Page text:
No matter where you work and in what industry, learning this skill is a surefire tactic to excelling in any job.
Want to blow everyone away at your or are you hoping for a promotion at work? While every workplace is different, there are a few basic rules every employee should follow: Show up on time, work hard and use good manners.
But you’ll need take it one step further for real success. Whenever I mentored (aka managed) a new employee, I gave three critical pieces of advice for success at our firm:
- Focus on time management
- Do quality work
- Learn how to manage up
Almost always, the new employee screwed up #1 and #2 within the first few months. But, with help, they mastered #3. Learning how to manage up made their lives a lot easier.
How managing up will help you succeed at work
Here are a few reasons you should learn this important skill:
- You’ll anticipate problems before they happen
- Your own stress levels will plumet
- Both you and your project managers will see positive outcomes
In my experience, I’ve found that young employees who managed up received high marks for and for working on teams effectively. They were also more likely to receive promotions than others who faltered, stumbled and couldn’t get the hang of managing their superiors.
Effective people management is considered the cornerstone of sound . Yet managing up is just as important as managing down, sideways or any other way. In fact, managing up is THE key to success for all employees in all companies.
What managing up is — and what it isn’t
Managing up means communicating with people, your project managers or other senior people you interact with daily (your “bosses”) in a way that makes their lives easier. That means you should learn to anticipate what people need to know — and provide it — before they ask.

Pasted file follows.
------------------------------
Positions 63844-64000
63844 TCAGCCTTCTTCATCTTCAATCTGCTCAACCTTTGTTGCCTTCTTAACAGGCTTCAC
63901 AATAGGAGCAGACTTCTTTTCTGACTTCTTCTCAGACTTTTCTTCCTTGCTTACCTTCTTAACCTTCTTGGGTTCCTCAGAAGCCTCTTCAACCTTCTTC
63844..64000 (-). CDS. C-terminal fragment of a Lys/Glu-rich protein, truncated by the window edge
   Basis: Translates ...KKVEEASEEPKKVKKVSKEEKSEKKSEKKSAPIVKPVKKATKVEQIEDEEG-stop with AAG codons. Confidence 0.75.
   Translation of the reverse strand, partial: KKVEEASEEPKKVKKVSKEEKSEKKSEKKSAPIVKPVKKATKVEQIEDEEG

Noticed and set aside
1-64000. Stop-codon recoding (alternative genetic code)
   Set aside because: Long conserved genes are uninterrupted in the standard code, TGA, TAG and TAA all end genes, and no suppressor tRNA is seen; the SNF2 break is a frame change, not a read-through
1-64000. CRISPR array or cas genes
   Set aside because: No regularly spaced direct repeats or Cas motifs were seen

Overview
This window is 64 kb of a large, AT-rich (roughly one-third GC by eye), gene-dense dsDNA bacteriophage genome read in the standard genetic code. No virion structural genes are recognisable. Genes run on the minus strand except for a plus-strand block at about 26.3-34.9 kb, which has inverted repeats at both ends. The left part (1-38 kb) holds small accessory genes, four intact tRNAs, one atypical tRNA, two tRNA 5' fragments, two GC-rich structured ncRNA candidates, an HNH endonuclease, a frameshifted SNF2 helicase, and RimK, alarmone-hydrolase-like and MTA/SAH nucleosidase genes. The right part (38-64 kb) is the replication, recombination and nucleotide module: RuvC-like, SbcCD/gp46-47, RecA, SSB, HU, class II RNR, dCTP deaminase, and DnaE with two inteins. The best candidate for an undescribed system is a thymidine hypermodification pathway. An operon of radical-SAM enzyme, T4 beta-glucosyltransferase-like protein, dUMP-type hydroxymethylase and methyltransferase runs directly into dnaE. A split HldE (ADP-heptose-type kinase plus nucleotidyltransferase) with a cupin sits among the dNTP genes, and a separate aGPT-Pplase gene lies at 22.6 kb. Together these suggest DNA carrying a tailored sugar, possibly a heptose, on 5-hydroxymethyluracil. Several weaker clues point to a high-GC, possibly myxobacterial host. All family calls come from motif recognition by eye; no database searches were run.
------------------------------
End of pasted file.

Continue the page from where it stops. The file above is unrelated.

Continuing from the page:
If your boss or project manager constantly emails you asking for status updates, you aren’t managing up. If your boss or project manager reaches out to you to learn how a meeting went, how the project is going at a non-critical juncture or what a client or customer said during a call, you aren’t managing up. If your boss or project manager hears secondhand about a mistake, issue or other hiccup, you aren’t managing up.
How to amp up your managing up game
1. Document everything you’re working on
Keep good notes. At any moment, your boss or project manager may ask you what’s going on – and they’ll want details. You need to be ready with that information.
Clearly document who is doing what, who said what, what still needs to be done and what issues you need help resolving.
2. Keep the team constantly informed
Determine who is involved on each of your projects and who needs to know what’s going on. The goal isn’t to provide information on a “need to know” basis. Assume everyone needs to know – unless told otherwise.
Provide email updates to the team (cc your boss) on Mondays and Fridays. Monday’s emails should explain what items are being addressed, who’s addressing them and what outstanding issues exist. Friday’s email should detail what was accomplished and what’s still left to tackle.
3. Solicit feedback
This one can pose the biggest stumbling block because people inherently fear negative . But by actively soliciting feedback – preferably through face-to-face conversation – you set the tone for constructive feedback, both positive and negative.
You also avoid future issues by providing a forum for voicing concerns AHEAD of time. Who doesn’t want to avoid a major workplace gaffe? Incorporate the feedback into your work processes and project. In your weekly updates, ensure everyone knows what changes are being made. People want to know they’ve been heard – this is critical.
Think of steps 1 through 3 like a continuous cycle. The process never stops. And the more you perform, revise and enhance on this process, the better you will become at managing up.
You should be providing everyone with important info about what happened, what needs to happen and what needs to be resolved without even being asked. Managing up requires understanding what motivates your boss or project managers and using that insight to make their jobs easier.
Most importantly, managing up means making managing down for your bosses a lot easier. ( to tweet this quote.) In other words, you make it substantially easier for them to manage YOU.
The benefits of managing up far outweigh the extra investment of time involved. You’ll be perceived as a good communicator who is collaborative, accountable and generally “on top of things.” You’ll be given additional responsibilities because your boss or project manager will know they can rely on you.
And – most importantly – you won’t be micromanaged. You will feel more autonomous, independent and engaged as an employee.
If you want to hop onto that leadership track, managing up is a critical step on the ladder you need to climb. When you make your boss or project look good, you in turn make yourself look good!
Stacey Hawley is the author of and founder of , a compensation and talent management firm.